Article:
Annunciation (Fra Angelico, Madrid)
The main panel
|Medium||Tempera on panel|
|Dimensions||154 cm × 194 cm (391 in × 493 in)|
|Location||Museo del Prado, Madrid|
The Annunciation is a panel-painting altarpiece or retable by Fra Angelico (tempera on panel, 154x194 cm the central panel, 194x194 including the predella) situated in the Museo del Prado of Madrid and created between the thirties of the 15th century. The work is probably the third of a series of great tables by Angelico representing the Annunciation; the other two are the Annunciation of Cortona and the Annunciation of San Giovanni Valdarno. Dating is not concordant and some art historians invert the sequence putting the Prado table at first.
The work has been painted in the Convent of San Domenico, Fiesole, where Angelico himself lived as a friar, and it was one of his biggest altarpiece in the church, with the main altarpiece on the high altar (the oldest one, 1424–25, and the only one still in the convent) and the Coronation of the Virgin in Louvre (1424-1435 circa).
The altarpiece was completed in 1435, when the works on the convent ended. After being sold, it became part of the royal collections of the Spanish monarchy before moving to Prado.
The scenes have a structure similar to the other two Annunciations but with some differences. As in the Annunciation of Cortona, the pictured surface is divided in three parts (the garden, the Angel's arch and the Virgin's arch), but the vanishing point is inside the home and not outside, like the Annunciation of San Giovanni, focusing the viewer's attention on the Annunciation. Due to this scheme, the scene of Adam and Eve expelled from Eden could result less evident (in the Cortonese one they are near the vanishing point) if Angelico didn't increased considerably their figures.
As in the other two works, they are moving in a flowered garden representing the virginity of Mary ("hortus conclusus"), inhabited by a multitude of plants and seedlings painted with great accuracy. Between the species with symbolic values, we can recognise the palm, representing the future martyrdom of Christ, and the red roses referring the blood of the Passion. The presence of Adam and Eve evidences the cycle of the human damnation, recomposed with the deliverance in Christ made possible by the accept of Mary.
From the high-left a ray of divine light illuminates, through the dove of Holy Spirit, the Virgin, who bends accepting his duty submissively. She's sitting on a seat covered with a rich drape acting as carpet too, and she has on her knees an open book, symbol of the happening Scriptures.
The Angel has a similar pose and vest to the work of San Giovanni, even if his figure appears more static and the folds of the vest are more schematic, maybe due to the brush strokes of a collaborator.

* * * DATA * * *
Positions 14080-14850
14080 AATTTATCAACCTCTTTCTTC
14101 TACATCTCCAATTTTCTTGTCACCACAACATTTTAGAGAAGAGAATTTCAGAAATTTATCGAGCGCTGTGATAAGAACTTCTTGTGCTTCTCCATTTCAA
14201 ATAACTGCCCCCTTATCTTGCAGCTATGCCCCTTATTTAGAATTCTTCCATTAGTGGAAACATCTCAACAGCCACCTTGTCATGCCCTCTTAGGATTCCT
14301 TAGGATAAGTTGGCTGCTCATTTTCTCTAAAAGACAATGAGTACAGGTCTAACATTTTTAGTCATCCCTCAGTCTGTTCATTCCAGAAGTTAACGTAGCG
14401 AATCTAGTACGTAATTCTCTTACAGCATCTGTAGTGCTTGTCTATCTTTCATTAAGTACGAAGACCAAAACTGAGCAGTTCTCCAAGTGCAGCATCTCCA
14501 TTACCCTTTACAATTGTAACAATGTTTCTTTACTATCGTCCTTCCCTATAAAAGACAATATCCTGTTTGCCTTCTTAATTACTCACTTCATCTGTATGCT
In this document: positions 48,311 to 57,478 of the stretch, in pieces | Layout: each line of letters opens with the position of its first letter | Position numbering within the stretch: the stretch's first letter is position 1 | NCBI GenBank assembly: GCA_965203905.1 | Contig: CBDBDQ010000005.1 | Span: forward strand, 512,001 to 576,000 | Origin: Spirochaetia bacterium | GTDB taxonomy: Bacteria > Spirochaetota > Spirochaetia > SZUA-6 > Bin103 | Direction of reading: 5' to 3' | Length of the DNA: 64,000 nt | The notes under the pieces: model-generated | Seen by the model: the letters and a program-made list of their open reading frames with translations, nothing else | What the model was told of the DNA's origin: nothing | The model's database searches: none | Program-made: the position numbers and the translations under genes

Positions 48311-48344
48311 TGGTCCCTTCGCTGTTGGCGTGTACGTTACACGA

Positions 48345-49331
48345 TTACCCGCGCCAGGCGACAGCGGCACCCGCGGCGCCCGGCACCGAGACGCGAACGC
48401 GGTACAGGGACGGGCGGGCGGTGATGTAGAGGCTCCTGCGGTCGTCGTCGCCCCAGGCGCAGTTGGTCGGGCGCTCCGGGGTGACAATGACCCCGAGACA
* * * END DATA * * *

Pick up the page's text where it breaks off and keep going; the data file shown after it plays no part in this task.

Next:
The scene is set under a renaissance portico with the light arches stretched with wisdom on perspective, which remember the architecture of Michelozzo. Light appears unified, unlike the pail of Cortona, and moves from left to right for all the element.
The overall effect is of a precious description of the various details, with cold and bright colours, almost crystallized, in the changing colour harmonies of blue and pink.
In the predella there are five scenes from Mary's life ( Birth and Marriage, the Visitation, the Adoration of the Magi, Presentation at the temple and the dormition) where the master had worked freely on the composition, less subjected to the iconographic tradition of the main scene.
The Sposalizio presents the background of a Renaissance church with portico, while the visitation shows a sidelong lodge, represented with ability. This scene does not reach the vivid expression of fatigue on the woman who is going to the chime as in the predella of the Annunciation of Cortona. The Adoration of the Magi instead is completely original and shows an innovative frontal iconography years before the revolution of Botticelli (Adoration of the Magi in the Uffizi, 1475), enhanced by the complex perspective of the hut's ruins. Here can be noticed the distinct use of lights by Beato Angelico, who creates a pure and crystal illumination which models volumes, enhances the chromatic harmony and unifies the scenes.
The following scene of the Presentation is more innovative, with the ambient placed inside a circular temple which seems projected through lens to the viewer, improving the scheme already used on the Presentation at the Temple by Gentile da Fabriano. The Dormition is the most traditional scene though the invention of the avvallamento between the background mountains can be considered innovative, because it creates a perspective channel to the holy way suspended by the Angels on the top.
- Angelico Venturino Alce, Angelicus pictor: vita, opere e teologia del Beato Angelico, Edizioni Studio Domenicano, 1993. ISBN 88-7094-126-4
- Guido Cornini, Beato Angelico, Giunti, Firenze 2000 ISBN 88-09-01602-5
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